Many troubling questions have been raised by the horrifying terror attack in Liverpool that occurred on Remembrance Sunday. 

The main question is: What was Emad Al Swealmeen, a suicide bomber, doing in Britain? Given that his 2014 attempt to apply for asylum here has been rejected repeatedly in 2014.

Why wasn’t he deported as soon as possible seven years ago?

Instead, disgracefully, Al Swealmeen remained in the UK, only to be sectioned under the Mental Health Act for waving a ‘large’ knife in public and to work as a pizza chef, while being housed in accommodation in Liverpool with other asylum seekers.

All this before he embarked on his sickening terrorist mission last weekend – which seems to have narrowly avoided a historic atrocity at a place of worship on one of the most sacred days in the British calendar. 

Emad Al Swealmeen is understood to have ordered a taxi from Rutland Avenue to the Crown Street hospital shortly before 11am on Remembrance Sunday, when the device then exploded

Emad Al Swealmeen was believed to have requested a taxi ride from Rutland Avenue towards the Crown Street hospital just before 11am Remembrance Sunday. The device then went off.

Is there any more evidence of the many failings of our asylum and immigration system?

The time has now come for root-and-branch reform of this broken network – after years of open abuse, flouted rules and failed opportunities.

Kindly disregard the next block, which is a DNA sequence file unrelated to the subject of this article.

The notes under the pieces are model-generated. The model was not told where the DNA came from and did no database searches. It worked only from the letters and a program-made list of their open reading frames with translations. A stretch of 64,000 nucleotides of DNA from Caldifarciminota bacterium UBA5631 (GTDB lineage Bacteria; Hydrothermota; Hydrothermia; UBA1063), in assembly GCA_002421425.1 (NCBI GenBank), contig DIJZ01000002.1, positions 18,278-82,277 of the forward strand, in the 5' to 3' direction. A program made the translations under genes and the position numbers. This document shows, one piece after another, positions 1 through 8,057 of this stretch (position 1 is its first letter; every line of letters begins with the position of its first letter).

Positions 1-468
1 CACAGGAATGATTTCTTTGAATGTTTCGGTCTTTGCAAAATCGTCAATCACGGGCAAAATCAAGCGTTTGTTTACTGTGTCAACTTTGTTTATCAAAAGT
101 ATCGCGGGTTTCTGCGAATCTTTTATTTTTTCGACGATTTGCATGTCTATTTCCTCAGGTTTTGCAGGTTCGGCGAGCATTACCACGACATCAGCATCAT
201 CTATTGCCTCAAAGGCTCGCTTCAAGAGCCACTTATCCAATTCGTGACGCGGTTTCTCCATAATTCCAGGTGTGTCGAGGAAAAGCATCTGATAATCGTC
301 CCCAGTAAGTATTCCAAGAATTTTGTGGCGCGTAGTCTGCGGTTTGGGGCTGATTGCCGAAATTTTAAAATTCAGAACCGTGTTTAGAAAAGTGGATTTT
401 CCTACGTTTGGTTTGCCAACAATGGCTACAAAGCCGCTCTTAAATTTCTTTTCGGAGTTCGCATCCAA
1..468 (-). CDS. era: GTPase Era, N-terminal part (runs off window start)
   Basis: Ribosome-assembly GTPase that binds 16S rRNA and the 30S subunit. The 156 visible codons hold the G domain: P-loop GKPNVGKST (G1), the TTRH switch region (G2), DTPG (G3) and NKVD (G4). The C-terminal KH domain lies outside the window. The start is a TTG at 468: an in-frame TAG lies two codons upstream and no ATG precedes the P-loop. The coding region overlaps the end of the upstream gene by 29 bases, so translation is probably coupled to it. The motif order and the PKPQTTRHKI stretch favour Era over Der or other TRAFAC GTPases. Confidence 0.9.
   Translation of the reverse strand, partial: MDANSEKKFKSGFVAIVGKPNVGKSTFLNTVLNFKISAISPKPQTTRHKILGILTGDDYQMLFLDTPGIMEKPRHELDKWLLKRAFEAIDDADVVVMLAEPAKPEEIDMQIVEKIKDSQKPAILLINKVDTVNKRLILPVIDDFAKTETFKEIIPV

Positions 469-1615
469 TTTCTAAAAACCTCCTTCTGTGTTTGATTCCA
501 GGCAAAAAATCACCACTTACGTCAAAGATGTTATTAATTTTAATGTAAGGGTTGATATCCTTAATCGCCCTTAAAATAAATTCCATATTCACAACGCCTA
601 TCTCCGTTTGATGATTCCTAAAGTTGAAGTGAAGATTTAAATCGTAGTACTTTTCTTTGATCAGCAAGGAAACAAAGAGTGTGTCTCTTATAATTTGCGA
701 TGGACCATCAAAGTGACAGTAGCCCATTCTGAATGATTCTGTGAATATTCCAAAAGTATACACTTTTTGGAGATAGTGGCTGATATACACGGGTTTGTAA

Recent reports I have written for Henry Jackson Society show chilling links between terrorist acts and a minority of asylum seekers. 

My report found that since 1998, about a quarter of ‘foreign-national offenders (FNOs)’ convicted in Britain of Islamist terror-related offences either claimed or were granted asylum here – although it must be said we don’t yet know Al Swealmeen’s true motives.

These attacks coincided with an unprecedented collapse of deportations.

Ten thousand failed asylum seekers were deported by Britain in 2010. But, last year, that number fell to a pitiful 1,500 – despite the growing clamour for Home Secretary Priti Patel to get a grip on the crisis.

Images of unsafely loaded inflatable boats traversing the Channel each day demonstrate that tens to thousands of asylum seekers continue arriving at our shores annually.

Most asylum seekers came to Europe in search of freedom from real oppression. They seek nothing more than the chance to build a new life – though it must be said that Britain is rarely the first safe country they reach before they do claim asylum.

But in recent years, as the statistics show, far too many asylum seekers have repaid this country’s welcome with a deadly assault on all we hold dear.

So, despite the political will, why has the problem been getting worse – and why are so few failed asylum seekers ever removed from the country?

The causes are complex – but at the heart of it is a brigade of human-rights activists and Left-leaning lawyers acting as a roadblock against the public interest. 

Khairi Saadallah was born in a wealthy Libyan household and claimed asylum successfully here in 2012.